The Commission’s interim report has now been published and while its key findings are striking, they have mostly been ignored by major media outlets and the national security commentariat. This could be because they defuse some of the more dramatic and alarmist takes.

The Commission begins with the assessment that Australia’s supply chains proved generally resilient throughout the pandemic, and elaborates that a primary issue for meeting Australian needs during the pandemic was in fact not broken international supply chains but rather panic-buying.

More on this: The lesser-known benefits of trade with China

The Commission’s analysis found that only five per cent of Australian imports could be considered vulnerable, with China supplying two thirds of this number. This included a number of goods “unlikely to be essential” such as decorations and toys. It then reported that just 130 imports – fewer than half of all vulnerable imports – were used by essential industries, and that these only constituted a small fraction of all inputs into those industries. There were some supply chains identified as being potentially problematic, and these included those for some basic chemicals and personal protective equipment.

The Commission caveated their findings in appropriately cautious fashion by recommending their data-driven conclusions be stress-tested by specialised expertise, owing to trade data not being infinitely disaggregated and that there wasn’t perfect alignment between their trade and production data.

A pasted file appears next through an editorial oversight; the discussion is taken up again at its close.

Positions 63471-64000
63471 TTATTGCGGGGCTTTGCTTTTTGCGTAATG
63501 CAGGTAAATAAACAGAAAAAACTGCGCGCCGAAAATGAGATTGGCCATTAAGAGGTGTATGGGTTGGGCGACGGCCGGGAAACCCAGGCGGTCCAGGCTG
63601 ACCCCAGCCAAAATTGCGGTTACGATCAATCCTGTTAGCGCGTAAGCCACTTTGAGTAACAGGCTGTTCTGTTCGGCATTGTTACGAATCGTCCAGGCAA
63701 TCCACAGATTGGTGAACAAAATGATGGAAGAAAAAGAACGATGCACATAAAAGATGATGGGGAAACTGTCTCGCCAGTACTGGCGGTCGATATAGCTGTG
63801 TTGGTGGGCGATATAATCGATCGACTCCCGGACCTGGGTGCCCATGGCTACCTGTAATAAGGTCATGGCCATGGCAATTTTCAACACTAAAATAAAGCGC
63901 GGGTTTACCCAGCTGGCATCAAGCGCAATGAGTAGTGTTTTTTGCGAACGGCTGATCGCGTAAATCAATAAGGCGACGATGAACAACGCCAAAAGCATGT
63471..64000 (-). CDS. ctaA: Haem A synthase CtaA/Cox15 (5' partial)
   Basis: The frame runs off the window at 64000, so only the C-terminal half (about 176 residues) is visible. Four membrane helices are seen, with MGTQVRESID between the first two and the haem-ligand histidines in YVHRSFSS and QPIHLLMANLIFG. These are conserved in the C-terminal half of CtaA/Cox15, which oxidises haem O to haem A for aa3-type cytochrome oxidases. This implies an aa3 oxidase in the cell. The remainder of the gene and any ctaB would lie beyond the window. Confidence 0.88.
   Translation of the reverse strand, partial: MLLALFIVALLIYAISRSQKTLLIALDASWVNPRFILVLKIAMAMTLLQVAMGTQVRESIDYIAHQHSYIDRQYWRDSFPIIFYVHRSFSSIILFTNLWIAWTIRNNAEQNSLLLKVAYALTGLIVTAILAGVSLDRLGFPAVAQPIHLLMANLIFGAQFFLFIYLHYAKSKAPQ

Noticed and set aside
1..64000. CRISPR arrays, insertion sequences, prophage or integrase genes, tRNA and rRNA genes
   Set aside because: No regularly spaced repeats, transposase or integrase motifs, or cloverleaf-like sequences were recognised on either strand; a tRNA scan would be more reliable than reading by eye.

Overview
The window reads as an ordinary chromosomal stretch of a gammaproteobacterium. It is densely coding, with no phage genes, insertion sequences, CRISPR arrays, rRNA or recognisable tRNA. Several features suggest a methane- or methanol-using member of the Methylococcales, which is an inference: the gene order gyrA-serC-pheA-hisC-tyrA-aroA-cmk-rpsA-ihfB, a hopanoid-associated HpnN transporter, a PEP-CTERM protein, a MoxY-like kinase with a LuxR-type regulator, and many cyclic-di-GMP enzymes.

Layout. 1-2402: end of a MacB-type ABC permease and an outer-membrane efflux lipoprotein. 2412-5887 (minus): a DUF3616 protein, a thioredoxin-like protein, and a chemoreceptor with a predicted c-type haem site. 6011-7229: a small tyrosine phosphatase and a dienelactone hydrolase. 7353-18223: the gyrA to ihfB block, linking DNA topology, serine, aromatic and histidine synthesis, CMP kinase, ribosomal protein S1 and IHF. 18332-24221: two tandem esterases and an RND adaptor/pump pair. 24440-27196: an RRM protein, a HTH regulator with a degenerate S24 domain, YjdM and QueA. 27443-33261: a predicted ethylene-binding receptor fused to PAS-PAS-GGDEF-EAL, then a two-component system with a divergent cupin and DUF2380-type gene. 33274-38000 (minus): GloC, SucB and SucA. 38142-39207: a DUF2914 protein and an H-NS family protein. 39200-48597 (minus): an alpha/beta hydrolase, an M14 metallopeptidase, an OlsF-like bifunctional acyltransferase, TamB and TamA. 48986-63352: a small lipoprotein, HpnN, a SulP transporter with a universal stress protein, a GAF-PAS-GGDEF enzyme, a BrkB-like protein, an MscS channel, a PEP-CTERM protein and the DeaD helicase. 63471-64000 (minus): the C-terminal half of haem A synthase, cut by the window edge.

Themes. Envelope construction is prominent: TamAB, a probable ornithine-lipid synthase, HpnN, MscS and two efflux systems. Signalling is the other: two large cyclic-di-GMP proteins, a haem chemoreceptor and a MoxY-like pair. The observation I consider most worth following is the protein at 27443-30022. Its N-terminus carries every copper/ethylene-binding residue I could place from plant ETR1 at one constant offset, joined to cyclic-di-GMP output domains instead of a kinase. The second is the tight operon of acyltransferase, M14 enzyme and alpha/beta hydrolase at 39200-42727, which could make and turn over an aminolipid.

What is obvious from its work, however, is that the frequently touted logic of decoupling Australian supply chains from China to boost resilience is weaker than the common narrative suggests.

The Commission points out that diversification of supply chains is but one in a suite of strategies that can enhance supply chain resilience. This could mean a ‘China plus one’ strategy, rather than a ‘China-exit’ strategy might be most desirable.

It also stresses the basics of effective risk management. It notes that risks are best managed by actors with direct incentives to mitigate them, and typically this means firms, not government.

While firms may not always manage supply chains perfectly, governments make mistakes too and unnecessary or poorly designed intervention can crowd out investment in risk management, lumping taxpayers with a burden that could be filled by the market.

The types of intervention that can be sensibly justified are potentially modest. For example, there is a case for providing information to firms about risks such as geopolitical and security threats which the government has advance knowledge of.

As strategic competition between the United States and China becomes the new normal, and Australia’s own bilateral relationship with China remains ruptured, there are understandable fears that it might target supply chains as well as exports to disrupt the local economy.

But public policy that serves the national interest must always be evidence-based and supplied by experts and the Commission’s recent report is an example of just that. The government must take it on board.